Bloggers and pundits have been granted access to White House briefings in previous administrations

The use of the word “blog” here is pretty arbitrary. The definition of “blog” and “website” are pretty hazy at the best of times and the past five years have only blurred that. (Remember when people were calling Buzzfeed and Huffington Post blogs?)

Gateway Pudit itself has a little fun with that distinction:

The New York Times, a provocative liberal blog

The concern here isn’t that the White House has granted press credentials to a Pro-Trump Blog, but that it has granted them to a Pro-Trump blog. But even that shouldn’t necessarily be of deep concern, because we have so much partisan press already (especially in the UK).

The pundit/propagandist boundary

When should we worry? Well, look at the outlet’s record for truth – if it’s so pro-Trump that it lies for the president, than it’s crossed that hazy line from partisan journalism to straight-up propaganda. And on that charge, they have some form:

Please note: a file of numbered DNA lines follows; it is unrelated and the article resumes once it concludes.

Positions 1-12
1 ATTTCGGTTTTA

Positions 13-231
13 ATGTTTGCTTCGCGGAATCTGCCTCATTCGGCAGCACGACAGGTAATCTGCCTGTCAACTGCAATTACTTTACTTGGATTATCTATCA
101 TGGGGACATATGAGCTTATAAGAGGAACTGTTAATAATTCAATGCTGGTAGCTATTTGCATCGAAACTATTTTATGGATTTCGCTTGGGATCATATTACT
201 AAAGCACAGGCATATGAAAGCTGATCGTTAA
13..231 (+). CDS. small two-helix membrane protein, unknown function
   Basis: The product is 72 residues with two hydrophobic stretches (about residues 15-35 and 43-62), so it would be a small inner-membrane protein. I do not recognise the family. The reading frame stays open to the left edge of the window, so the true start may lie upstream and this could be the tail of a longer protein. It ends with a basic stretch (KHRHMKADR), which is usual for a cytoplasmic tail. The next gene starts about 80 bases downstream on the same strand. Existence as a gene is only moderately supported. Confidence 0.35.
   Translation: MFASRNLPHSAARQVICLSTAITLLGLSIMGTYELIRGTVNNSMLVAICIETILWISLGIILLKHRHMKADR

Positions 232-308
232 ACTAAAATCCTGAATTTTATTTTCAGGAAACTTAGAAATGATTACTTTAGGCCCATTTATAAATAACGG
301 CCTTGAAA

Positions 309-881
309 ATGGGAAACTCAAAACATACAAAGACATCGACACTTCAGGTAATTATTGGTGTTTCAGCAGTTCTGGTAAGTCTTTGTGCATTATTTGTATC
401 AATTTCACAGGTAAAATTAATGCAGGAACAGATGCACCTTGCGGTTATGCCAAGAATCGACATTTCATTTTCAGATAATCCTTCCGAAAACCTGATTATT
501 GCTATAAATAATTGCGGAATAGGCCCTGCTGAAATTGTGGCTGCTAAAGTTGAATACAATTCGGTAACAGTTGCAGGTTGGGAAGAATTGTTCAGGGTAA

The Gateway Pundit did not see protesters getting on or off the bus, and they offered no proof that any protesters had been paid (by George Soros or anyone else). The web site published three pictures of buses and then fabricated a story about paid protesters based on the mistaken observations of a sole Twitter user.

The Washington Post, a blog owned by tech mogul Jeff Bezos, has many more examples for you:

Just last week, the Gateway Pundit published the absurd, social media-generated claim that the Washington Post’s Doris Truong had sneakily snapped cellphone photos of notes belonging to secretary of state nominee Rex Tillerson, during his confirmation hearing. Truong was not at the hearing; it made no sense to think she would have been at the hearing, since she is an editor of The Post’s website.